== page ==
Gongol.com Archives: 2012 Weekly Archives
Brian Gongol



Humor and Good News Google Maps does April Fools' Day in 8-bit style


The United States of America Volunteers are transcribing the newly-released 1940 Census details


Business and Finance Angel investors and the Midwestern economy


Computers and the Internet Is it legal to jailbreak an iPod?



Business and Finance How the beef industry should fight back
The perjorative name "pink slime" has been used to malign beef trimmings used in ground beef. It's a really awful slander, considering the stuff they're attacking is just plain old beef. But because the beef industry has failed to market the product in a comprehensible way (calling it "lean finely-textured beef" is fine for the FDA, but nobody is going to the store to pick up a pound of LFTB), they need to give it a sensible, marketable name. It should be called "the cookie dough cut". Everyone's familiar with rolling out a batch of cookie dough and using a cookie cutter to get shapes (like Christmas trees and Santa hats, for instance) -- and then rolling the excess dough back together again to cut more shapes. That's really all that LFTB is -- it's what's leftover from predetermined cuts (like New York strip), recaptured to prevent it from going to waste, and then processed just like the plain old ground beef that it is. Unfortunately, we live in a world where the two-second sound bite ("pink slime") is enough to persuade a lot of people -- even though it would only take about eight seconds longer to recognize that it doesn't deserve such an awful and slanderous name. But if people are going to be lazy, then it's important for the industry to strike back with its own two-second counter-name (like "the cookie-dough cut") and at least demand a fighting chance in the marketplace.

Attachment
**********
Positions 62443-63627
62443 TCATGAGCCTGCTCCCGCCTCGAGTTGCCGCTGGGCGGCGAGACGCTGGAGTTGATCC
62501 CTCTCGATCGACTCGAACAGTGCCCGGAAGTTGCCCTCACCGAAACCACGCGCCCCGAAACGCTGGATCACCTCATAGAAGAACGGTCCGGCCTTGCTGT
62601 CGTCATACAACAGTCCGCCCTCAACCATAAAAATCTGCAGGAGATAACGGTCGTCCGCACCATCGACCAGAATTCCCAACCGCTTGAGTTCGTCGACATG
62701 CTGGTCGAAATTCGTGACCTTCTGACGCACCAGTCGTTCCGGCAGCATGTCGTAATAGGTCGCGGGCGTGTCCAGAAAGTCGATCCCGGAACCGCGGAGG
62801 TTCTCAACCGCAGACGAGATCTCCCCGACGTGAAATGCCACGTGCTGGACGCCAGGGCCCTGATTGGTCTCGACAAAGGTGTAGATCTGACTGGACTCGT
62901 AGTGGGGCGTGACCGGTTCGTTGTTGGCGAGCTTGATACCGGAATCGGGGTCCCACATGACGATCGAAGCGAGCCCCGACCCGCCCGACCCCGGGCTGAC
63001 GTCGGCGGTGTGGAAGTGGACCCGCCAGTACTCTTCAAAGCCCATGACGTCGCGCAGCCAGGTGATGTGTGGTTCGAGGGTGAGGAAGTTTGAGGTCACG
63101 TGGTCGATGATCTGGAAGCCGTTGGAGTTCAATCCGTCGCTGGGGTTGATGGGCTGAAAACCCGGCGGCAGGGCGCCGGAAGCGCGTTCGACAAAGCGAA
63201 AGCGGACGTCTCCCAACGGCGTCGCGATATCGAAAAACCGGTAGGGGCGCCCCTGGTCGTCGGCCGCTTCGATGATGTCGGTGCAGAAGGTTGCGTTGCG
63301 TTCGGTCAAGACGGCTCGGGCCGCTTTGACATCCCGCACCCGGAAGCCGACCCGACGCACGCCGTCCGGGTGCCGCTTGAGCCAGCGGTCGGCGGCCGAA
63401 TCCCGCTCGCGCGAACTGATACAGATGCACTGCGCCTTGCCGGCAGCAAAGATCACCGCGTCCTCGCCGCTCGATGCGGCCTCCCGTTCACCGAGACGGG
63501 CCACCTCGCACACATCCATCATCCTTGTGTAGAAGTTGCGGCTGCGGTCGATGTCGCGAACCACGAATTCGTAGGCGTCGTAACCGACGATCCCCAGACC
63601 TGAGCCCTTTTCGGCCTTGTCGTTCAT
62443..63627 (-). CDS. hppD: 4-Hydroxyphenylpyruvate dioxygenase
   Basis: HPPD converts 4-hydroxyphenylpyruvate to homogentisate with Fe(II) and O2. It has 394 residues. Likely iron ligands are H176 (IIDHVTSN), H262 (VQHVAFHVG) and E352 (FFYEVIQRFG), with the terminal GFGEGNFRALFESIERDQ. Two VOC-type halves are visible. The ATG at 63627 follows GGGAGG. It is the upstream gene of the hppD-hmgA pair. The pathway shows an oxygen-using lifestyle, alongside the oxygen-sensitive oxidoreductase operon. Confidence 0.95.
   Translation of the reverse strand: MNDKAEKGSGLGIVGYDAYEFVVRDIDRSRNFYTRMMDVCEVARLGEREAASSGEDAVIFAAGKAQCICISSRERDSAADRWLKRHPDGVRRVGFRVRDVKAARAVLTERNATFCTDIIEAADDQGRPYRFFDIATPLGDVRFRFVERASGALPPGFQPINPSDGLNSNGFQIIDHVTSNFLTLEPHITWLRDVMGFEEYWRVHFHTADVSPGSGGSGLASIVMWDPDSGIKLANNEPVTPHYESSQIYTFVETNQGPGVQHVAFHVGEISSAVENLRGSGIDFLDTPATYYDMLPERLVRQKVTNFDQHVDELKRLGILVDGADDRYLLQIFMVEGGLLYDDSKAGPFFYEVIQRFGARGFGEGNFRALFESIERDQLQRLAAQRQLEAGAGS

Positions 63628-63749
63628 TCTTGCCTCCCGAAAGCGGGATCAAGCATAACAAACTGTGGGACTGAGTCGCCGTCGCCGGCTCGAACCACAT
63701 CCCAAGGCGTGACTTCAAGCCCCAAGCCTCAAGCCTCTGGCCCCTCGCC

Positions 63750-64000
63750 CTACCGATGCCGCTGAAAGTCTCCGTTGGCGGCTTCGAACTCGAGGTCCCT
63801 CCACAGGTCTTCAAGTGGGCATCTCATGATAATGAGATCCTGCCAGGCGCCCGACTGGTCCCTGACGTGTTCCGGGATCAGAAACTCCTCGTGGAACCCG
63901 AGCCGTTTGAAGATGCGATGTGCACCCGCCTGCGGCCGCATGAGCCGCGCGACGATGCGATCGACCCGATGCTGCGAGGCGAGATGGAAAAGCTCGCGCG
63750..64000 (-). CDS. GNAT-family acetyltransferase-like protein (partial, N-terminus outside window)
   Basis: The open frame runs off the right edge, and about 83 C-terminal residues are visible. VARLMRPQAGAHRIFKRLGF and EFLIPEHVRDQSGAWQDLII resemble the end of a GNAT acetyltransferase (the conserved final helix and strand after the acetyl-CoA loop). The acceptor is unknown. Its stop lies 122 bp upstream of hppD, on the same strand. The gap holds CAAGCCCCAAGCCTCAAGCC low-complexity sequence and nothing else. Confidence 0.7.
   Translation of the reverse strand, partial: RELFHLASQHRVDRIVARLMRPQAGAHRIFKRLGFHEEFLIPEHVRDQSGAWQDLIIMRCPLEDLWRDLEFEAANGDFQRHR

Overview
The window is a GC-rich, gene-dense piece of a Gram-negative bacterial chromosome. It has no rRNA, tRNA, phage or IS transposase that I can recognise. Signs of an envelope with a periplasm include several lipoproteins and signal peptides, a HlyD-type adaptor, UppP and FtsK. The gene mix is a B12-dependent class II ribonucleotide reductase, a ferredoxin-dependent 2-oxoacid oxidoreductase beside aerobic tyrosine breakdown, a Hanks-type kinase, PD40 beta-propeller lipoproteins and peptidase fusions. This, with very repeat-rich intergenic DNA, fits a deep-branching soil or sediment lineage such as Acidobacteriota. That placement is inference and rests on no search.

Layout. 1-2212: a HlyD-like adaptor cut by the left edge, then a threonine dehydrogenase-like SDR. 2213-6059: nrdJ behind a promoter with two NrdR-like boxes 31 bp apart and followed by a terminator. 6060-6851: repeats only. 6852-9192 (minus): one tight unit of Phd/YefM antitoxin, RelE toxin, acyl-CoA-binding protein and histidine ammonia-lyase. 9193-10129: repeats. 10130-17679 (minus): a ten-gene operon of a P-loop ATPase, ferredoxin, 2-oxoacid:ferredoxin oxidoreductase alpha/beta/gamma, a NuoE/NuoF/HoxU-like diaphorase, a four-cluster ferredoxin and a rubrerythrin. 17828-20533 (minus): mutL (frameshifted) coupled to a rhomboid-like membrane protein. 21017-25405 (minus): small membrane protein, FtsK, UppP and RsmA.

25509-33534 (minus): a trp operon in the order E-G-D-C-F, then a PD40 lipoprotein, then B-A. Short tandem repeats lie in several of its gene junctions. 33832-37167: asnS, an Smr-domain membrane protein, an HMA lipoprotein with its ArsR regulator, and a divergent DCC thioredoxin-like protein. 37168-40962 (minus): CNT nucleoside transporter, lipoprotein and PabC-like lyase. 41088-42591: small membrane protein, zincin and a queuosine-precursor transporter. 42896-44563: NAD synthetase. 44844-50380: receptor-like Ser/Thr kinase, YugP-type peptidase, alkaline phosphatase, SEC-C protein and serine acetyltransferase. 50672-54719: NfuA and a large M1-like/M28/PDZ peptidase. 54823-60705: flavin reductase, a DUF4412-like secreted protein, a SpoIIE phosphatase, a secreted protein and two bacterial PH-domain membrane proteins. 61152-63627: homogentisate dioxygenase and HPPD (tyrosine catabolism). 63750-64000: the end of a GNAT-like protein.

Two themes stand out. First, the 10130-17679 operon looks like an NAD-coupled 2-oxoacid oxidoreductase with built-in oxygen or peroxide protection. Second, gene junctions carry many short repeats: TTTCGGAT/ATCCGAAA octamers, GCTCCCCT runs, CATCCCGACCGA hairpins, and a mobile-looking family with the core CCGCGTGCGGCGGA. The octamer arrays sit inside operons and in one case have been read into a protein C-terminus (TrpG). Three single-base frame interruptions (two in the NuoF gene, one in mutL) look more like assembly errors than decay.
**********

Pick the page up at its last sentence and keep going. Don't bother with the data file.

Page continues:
Aviation News Dallas-area tornadoes cause more than 400 American Airlines flight cancellations


News Skyscraper fire in Moscow extinguished by helicopters dropping water
The building is still under construction, and it's supposed to be the tallest building in Europe when it's finished. The fire happened on the 66th and 67th floors. The whole thing is supposed to be 1150' tall when completed, but who's going to want to be inside a building hit by a major fire well before it was completed? It's not a problem to which Americans are immune -- there's still the fight over the Harmon Tower in Las Vegas, which has cost $279 million to build, but which the owner (MGM) wants to implode before it's even finished or ever used because it doesn't meet earthquake codes.

Computers and the Internet Should politicians follow their rivals' kids on Twitter?
Two candidates for the Republican nomination for Senator from Nebraska are in a fight over just that question

Business and Finance Has GE become a worse company?
Moody's has downgraded the company's credit rating, saying it's still a very strong company, but that its financing wing is a major risk to the rest of the company.

Computers and the Internet Yahoo will cut 2000 jobs to try to save $375 million a year
Contrary to what the buzz might be, the company still makes a lot of money -- $1.05 billion in 2011. That's down about $200 million from 2010, which might indicate where those intended cost savings from layoffs are supposed to come from. Total revenues, though, were way down in 2011, so they need to figure out what they want Yahoo to be.

Computers and the Internet Internet Explorer browser use is on the rise, of all things
Firefox and Chrome have both slipped a little bit, and ceded ground to MSIE, which still has a majority share of browsing time